My success rate with retaining ferals is only around 50 percent, but even if some of these new ones don't stay they'll at least have a chance to live a free life. The weather will be decent until November.
It beats being euthanized.
 

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You have a big heart, Greenport.

By retain, do you mean the cats leave the colony? I have just the opposite problem. Within the last year, it seems to have grown...not by kittens either. I know of one case of cat hoarding in the street behind me, and some were left behind when AC took them. My nephew and I used to go over and leave food for them. They were all black kitties. Somehow, they found their way to my house. I accused my nephew of bringing them but he denied it. Then another house in the neighborhood was condemned, as was the cat hoarder's house, and I have more showing up at the food bowl. I have two I'm sure are pure Siamese but they don't act like they were ever pets.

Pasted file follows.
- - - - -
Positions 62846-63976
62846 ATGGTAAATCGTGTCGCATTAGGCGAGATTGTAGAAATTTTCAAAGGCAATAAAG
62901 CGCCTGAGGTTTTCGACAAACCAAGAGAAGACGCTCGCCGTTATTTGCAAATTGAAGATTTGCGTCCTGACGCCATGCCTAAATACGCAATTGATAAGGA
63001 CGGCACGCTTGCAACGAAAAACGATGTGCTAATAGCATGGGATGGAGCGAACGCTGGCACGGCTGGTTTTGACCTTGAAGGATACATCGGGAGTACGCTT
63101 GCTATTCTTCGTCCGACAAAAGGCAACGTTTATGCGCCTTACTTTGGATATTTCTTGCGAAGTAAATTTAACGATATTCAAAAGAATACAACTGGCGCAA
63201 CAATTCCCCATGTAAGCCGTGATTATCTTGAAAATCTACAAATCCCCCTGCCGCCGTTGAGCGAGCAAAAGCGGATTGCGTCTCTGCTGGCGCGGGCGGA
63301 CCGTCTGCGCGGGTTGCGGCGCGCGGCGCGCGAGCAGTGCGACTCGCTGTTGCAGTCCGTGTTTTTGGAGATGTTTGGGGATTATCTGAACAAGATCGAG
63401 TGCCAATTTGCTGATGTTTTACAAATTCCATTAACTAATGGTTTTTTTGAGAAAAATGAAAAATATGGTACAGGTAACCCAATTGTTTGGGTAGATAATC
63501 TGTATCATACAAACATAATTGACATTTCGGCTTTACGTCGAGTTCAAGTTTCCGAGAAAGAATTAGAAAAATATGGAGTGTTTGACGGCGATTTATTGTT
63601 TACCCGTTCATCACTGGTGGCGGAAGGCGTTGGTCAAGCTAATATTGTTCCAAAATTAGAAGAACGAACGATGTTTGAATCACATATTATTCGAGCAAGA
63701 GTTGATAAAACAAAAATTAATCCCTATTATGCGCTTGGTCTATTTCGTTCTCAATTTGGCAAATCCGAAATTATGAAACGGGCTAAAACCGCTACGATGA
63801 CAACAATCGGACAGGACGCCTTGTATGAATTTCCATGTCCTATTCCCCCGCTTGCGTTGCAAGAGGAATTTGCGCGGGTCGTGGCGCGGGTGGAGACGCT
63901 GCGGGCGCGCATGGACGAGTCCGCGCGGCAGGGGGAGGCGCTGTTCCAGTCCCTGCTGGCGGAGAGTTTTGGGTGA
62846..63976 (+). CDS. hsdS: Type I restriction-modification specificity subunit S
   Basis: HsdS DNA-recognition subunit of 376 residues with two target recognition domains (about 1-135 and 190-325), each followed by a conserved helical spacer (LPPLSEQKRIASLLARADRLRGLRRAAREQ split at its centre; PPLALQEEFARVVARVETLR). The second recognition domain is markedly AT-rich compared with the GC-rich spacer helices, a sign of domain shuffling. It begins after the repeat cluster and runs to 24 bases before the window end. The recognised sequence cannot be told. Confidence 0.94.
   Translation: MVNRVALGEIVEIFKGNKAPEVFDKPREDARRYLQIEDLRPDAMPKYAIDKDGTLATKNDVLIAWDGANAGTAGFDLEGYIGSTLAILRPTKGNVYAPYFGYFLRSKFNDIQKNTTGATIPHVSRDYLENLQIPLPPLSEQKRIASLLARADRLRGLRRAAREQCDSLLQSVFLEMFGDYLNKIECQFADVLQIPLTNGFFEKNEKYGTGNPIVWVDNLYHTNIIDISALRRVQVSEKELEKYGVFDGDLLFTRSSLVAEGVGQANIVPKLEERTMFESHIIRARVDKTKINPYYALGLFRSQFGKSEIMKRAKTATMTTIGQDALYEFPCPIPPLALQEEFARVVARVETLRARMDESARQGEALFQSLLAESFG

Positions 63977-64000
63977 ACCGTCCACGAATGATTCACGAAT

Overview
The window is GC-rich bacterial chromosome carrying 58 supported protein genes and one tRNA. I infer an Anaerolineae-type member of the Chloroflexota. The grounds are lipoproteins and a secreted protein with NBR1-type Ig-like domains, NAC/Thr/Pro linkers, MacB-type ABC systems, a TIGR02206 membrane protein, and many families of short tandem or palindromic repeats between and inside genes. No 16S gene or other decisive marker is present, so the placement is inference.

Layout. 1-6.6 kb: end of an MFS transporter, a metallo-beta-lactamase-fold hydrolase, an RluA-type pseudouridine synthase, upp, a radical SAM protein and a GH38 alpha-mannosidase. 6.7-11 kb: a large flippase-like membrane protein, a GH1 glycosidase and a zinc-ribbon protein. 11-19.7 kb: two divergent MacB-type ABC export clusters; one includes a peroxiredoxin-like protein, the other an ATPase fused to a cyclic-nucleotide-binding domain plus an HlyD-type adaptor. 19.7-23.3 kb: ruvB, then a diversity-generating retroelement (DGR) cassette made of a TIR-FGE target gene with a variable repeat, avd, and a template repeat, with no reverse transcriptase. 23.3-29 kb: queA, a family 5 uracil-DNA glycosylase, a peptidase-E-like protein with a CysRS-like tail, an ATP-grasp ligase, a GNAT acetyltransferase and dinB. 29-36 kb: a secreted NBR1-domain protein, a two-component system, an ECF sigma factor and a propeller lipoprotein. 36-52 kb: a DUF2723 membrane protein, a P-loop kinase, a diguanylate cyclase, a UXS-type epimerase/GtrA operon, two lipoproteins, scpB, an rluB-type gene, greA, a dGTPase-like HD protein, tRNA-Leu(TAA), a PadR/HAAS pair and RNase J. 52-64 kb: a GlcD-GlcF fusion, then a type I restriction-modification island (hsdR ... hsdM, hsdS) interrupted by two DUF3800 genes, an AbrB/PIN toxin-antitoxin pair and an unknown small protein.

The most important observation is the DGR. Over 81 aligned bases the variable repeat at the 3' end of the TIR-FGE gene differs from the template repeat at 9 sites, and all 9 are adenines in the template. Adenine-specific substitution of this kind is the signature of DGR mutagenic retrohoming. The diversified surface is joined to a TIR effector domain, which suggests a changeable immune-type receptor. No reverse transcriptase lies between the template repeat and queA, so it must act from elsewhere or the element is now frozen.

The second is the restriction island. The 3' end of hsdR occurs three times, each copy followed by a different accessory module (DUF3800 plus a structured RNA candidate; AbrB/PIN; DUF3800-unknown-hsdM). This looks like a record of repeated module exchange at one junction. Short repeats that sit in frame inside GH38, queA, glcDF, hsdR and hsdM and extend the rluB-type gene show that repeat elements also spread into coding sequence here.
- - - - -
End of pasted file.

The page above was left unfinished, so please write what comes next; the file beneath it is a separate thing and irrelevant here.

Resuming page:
Yes, it would be very easy to become overwhelmed as the problem is never ending. Common sense must rule our big hearts.
 

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it is weird that in the case of my colony there has been no change in size. i really figured that i would have at least one new arrival but so far no change. i tend to think that the stability in size is due to so many predators in the immediate area. just today as i was driving back from doing errands i passed by a red coywolf dead on the side of the road no more than a quarter mile from my colony.
 

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By retain, do you mean the cats leave the colony? I have just the opposite problem. Within the last year, it seems to have grown...not by kittens either.
Yes, it would be very easy to become overwhelmed as the problem is never ending.